Music is more than just kids getting together and having fun. While doing some online reading, I came across this article giving highlights of a University of Southern California study that states their “initial study results show that music instruction speeds up the maturation of the auditory pathway in the brain and increases its efficiency.” This is fascinating information for parents, educators, and musicians.
Also, in Boston, researchers at Beth Israel Deaconess Medical Center discovered that “male musicians have larger brains than men who have not had extensive musical training.” The cerebellum area of the brain contains 70 % of the total brain’s neurons and the researchers found that the cerebellum was 5 % larger in expert male musicians.
One of my former colleagues and an instrumental director is hard at work on her Ph.D. and working toward a better understanding of these facts in her dissertation research. Luciano Pavrotti was correct when he said, “If children are not introduced to music at an early age, I believe something fundamental is actually being taken from them.”
The article I have referred to can be found at
As a composer, I believe it is important to pay attention to how different film directors think about and approach their craft, and ours. After all, we need to continually hone our collaborative skills since they are the focus for using our abilities successfully to serve and underscore the needs of the film, the TV show, or the video game.
For instance, I just spent last evening taking notes while once again reviewing the AFI Master Class where Spielberg and Williams discuss movie scenes that influenced their thinking and their collaborative process. My 34 years of teaching instrumental music, arranging and composing music, rewriting musical sections because they were too difficult or did not keep an audience focused, has everything to do with this business AND nothing to do with this business. In other words, I am still learning and making an effort to understand past the obvious. I’ve always truly believed that learning is a non-stop process; a continuous journey.
When I can, I prefer to learn from those that have already had success in this business. They have already forged ahead and are a wealth of knowledge and experiences. I have also discovered in my brief time of pursuing this path of composing for media that many within the category of experienced and proven directors and composers are more than willing to share their thoughts if the timing is correct for them. I would say to those just starting out to 1) zip the lips, 2) always be ready with your mind, 3) listen with empathy and deep interest, and 4) for Pete’s sake take good notes, 5) ask questions when the opportunity presents itself, and 6) be sincere as well as gracious with your compliments for their opinions and their time.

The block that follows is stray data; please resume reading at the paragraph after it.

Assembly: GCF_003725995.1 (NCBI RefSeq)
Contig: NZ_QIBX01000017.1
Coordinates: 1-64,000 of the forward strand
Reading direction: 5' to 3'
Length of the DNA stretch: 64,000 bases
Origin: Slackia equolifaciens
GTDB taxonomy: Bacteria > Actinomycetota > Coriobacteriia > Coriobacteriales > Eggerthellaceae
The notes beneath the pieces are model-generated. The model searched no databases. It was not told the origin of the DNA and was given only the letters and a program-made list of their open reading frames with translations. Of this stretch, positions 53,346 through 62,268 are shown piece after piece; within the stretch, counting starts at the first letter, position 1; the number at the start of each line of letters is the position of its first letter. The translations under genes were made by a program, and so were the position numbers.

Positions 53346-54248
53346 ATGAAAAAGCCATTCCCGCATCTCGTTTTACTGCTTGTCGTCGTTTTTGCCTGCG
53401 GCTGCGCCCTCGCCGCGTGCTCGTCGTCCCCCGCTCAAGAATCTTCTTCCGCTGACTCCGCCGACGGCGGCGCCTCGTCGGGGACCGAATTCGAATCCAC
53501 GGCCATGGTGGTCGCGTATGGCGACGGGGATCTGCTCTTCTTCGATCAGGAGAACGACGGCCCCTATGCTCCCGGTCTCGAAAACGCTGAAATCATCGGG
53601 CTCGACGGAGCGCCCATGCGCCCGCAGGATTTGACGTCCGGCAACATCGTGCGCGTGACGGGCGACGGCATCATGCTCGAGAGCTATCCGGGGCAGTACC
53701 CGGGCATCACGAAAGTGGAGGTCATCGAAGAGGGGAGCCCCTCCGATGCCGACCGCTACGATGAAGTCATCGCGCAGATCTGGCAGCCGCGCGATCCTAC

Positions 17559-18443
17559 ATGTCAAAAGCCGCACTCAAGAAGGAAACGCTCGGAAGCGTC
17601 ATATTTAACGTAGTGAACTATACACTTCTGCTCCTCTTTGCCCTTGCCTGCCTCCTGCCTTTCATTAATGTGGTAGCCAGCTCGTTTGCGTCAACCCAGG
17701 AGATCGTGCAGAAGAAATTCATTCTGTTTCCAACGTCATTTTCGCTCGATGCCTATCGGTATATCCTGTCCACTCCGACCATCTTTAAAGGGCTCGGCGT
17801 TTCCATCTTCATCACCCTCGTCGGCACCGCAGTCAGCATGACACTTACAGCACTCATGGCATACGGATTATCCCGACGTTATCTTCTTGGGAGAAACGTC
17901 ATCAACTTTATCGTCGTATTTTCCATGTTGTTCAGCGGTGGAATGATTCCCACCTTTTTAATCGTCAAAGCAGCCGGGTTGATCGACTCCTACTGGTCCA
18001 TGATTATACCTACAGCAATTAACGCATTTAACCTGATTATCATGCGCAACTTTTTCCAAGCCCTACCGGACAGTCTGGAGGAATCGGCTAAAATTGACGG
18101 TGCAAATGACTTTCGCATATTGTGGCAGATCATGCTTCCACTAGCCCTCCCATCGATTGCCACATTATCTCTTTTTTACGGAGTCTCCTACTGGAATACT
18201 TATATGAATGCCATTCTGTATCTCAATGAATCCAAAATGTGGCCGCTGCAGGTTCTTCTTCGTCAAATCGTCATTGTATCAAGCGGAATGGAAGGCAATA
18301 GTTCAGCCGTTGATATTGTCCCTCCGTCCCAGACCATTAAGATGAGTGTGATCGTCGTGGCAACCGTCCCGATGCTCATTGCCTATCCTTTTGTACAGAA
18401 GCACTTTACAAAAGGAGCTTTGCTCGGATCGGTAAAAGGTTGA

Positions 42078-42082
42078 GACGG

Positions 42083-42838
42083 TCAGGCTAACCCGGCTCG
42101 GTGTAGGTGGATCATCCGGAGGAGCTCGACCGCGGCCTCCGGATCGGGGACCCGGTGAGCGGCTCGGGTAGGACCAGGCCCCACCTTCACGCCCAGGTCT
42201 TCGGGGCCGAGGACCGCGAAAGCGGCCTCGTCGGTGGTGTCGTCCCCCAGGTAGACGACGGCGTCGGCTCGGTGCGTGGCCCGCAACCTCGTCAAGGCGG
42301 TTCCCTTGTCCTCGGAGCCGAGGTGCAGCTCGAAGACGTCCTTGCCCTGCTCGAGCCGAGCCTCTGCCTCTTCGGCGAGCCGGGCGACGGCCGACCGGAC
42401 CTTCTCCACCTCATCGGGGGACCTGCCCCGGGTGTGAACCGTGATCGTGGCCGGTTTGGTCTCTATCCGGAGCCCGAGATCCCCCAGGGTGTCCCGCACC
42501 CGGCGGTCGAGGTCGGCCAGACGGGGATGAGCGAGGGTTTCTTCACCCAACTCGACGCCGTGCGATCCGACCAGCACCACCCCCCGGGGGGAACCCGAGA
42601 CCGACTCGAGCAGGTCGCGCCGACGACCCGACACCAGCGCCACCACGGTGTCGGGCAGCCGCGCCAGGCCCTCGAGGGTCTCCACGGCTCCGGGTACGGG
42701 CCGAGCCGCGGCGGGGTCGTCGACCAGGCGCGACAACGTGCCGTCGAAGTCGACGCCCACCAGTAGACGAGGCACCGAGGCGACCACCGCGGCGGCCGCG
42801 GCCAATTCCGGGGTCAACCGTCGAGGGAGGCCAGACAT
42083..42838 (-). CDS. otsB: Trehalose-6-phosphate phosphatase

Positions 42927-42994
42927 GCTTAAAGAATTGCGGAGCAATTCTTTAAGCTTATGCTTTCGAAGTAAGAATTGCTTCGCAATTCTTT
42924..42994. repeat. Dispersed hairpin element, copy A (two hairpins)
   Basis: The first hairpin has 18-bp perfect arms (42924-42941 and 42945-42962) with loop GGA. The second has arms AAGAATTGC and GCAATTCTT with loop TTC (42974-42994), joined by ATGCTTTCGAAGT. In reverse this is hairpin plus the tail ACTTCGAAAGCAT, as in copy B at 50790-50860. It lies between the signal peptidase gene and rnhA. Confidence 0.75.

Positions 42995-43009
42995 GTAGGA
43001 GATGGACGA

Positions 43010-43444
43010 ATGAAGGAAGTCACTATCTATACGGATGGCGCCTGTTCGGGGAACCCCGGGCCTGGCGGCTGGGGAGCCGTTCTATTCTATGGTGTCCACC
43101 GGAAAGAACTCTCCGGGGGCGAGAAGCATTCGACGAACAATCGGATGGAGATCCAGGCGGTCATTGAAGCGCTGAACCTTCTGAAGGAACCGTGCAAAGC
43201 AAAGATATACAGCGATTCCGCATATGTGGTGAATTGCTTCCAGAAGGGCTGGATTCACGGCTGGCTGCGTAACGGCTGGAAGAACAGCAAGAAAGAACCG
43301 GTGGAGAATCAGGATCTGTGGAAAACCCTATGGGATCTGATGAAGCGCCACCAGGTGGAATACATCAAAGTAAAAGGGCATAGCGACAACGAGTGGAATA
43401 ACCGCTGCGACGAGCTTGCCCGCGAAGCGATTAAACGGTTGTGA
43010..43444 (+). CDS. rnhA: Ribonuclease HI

The attached Francis Ford Coppola interview presents his interesting perspective on the cinema. Some of the highlights include:
1) “If you don’t take a risk then how are you going to make something really beautiful, that hasn’t been seen before?”
2) “Try to disconnect the idea of cinema with the idea of making a living and money. You have to remember that it’s only a few hundred years, if that much, that artists are working with money.”
3) “When you make a movie, always discover what the theme of the movie is in one or two words.” (His explanation of why is quite interesting.)
4) “Napoleon once said, ‘Use the weapons at hand,’ and this is what a film director has to do everyday.”
5) Coppola discusses his idea from theatre and his use of a prompt book for his ideas.
6) When asked what the best piece of advice that he’s given to his children he said, “Always make your work personal. And, you never have to lie… It is very important for an artist not to lie, and most important is not to lie to yourself.” He also discusses how to handle questions in work or in life when you would prefer to lie.
7) What’s the biggest barrier to being an artist? Coppola answers, “Self-confidence always. The artist always battles his own/her own feeling of inadequacy.”